Mother in Chicago accused of shooting dead her own son over missing memory card

·2-min read
12-year-old Kaden Ingram was shot dead, allegedly by his mother (Screengrab/ CBS Chicago)
12-year-old Kaden Ingram was shot dead, allegedly by his mother (Screengrab/ CBS Chicago)

A mother in Chicago has been charged with murder after she allegedly shot her 12-year-old son multiple times over a missing memory card.

Fallon Harris, 37, has been accused of shooting her son Kaden Ingram, an incident that was partly captured on security cameras inside their south Chicago home on Saturday morning, reported news channel WLS-TV.

Speaking after her arrest on Sunday, prosecutors said Ms Harris had confronted her son about a secure digital (SD) memory card which had gone missing.

Footage showed Ms Harris pointing a gun at her sun and demanding the memory card, prosecutors said. Ms Harris allegedly shot Kaden, injuring him, when he failed to produce the card.

Cook County state’s attorney Eugene Wood said audio evidence revealed the boy was “conscious and crying” after the first shot. The first shot was not captured on video, but on audio, according to prosecutors.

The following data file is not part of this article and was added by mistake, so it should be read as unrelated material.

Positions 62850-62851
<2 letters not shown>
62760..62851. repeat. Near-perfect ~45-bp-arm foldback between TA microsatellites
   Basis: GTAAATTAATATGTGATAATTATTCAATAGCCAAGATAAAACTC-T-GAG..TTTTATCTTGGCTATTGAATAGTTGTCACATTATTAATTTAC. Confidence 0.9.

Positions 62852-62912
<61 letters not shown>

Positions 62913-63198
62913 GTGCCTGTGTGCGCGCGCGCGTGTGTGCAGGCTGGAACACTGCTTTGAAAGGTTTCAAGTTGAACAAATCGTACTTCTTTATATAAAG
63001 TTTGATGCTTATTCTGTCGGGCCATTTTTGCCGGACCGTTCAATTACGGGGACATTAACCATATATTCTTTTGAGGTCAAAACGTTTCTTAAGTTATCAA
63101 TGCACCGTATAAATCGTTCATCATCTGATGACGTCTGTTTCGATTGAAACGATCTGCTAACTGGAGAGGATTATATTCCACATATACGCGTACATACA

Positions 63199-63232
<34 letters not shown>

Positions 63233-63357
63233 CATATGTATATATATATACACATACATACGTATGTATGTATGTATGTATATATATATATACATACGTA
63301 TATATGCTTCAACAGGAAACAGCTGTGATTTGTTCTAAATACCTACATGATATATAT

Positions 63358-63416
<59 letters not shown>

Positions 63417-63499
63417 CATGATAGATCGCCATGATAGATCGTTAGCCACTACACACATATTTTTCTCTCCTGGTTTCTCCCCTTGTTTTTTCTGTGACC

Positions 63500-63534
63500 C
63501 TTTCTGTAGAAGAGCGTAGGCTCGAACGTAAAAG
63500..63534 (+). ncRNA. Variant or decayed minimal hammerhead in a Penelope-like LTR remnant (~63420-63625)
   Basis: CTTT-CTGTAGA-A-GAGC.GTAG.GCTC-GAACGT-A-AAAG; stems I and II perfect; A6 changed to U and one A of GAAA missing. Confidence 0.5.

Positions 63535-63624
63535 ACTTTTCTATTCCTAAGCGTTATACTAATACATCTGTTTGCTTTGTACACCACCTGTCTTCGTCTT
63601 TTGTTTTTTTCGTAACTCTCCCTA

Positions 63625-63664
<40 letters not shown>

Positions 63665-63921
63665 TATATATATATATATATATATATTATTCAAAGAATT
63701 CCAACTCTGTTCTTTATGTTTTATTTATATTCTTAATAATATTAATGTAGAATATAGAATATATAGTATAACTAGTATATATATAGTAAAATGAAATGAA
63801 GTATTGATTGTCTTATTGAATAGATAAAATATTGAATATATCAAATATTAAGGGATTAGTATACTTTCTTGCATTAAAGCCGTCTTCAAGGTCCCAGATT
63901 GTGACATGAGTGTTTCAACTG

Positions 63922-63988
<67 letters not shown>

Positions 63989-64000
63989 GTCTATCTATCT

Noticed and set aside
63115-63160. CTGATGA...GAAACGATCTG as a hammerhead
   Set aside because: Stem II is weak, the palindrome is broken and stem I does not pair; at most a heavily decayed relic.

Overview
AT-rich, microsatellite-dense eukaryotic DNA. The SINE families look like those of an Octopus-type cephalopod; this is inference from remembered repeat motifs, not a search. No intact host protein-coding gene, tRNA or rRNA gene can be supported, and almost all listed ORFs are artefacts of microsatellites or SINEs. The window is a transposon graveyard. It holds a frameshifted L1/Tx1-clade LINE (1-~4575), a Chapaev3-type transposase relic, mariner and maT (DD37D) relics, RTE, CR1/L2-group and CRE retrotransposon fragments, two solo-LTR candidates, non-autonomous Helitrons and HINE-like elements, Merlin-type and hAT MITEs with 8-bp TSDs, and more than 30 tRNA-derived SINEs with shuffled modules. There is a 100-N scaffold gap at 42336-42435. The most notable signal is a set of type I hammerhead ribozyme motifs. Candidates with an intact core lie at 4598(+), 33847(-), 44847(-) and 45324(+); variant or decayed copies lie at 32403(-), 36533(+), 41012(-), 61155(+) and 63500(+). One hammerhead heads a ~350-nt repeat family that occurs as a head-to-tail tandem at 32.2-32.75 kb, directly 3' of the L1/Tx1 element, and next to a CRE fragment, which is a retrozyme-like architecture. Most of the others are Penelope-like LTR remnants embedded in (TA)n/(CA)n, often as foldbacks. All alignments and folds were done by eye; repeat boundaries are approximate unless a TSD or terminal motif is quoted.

Ms Harris then took a phone call as her son lay injured on the kitchen floor and returned to again demand the memory card, after which she shot her son a second time, prosecutors alleged. This time, video showed Ms Harris shooting her son, they said.

Kaden was later declared dead at the University of Chicago Medical Centre.

Ms Harris admitted to two family members over the phone that she had shot her son as he had not returned the memory card, prosecutors said, and the family members alerted the police. The mother also admitted to shooting her son to investigators, they said.

The family told investigators the mother had been displaying paranoid behavior and met a therapist a day before the shooting.

The 7th grader’s father Lavell Ingram told the Chicago Sun-Times that his estranged wife was struggling with mental illness while describing her as a “loving mom”.

“We didn’t know that this was going to transpire,” Mr Ingram told the newspaper. “We had told her to get help. I guess it finally reached its boiling point... She loved [Kaden] more than anything in the world.

“His mom is a loving mom. She loved him more than she loved anything in the world,” Mr Ingram said. “People need to know that mental illness is real.”

Talking about his grief, Mr Ingram said it was hard for him to express in words and Kaden “was everything a father could want in a child”.

Following her arrest, Ms Harris was crying, said prosecutors. “Can I talk to my momma?” she had said.

Ms Harris could face a life sentence if found guilty.

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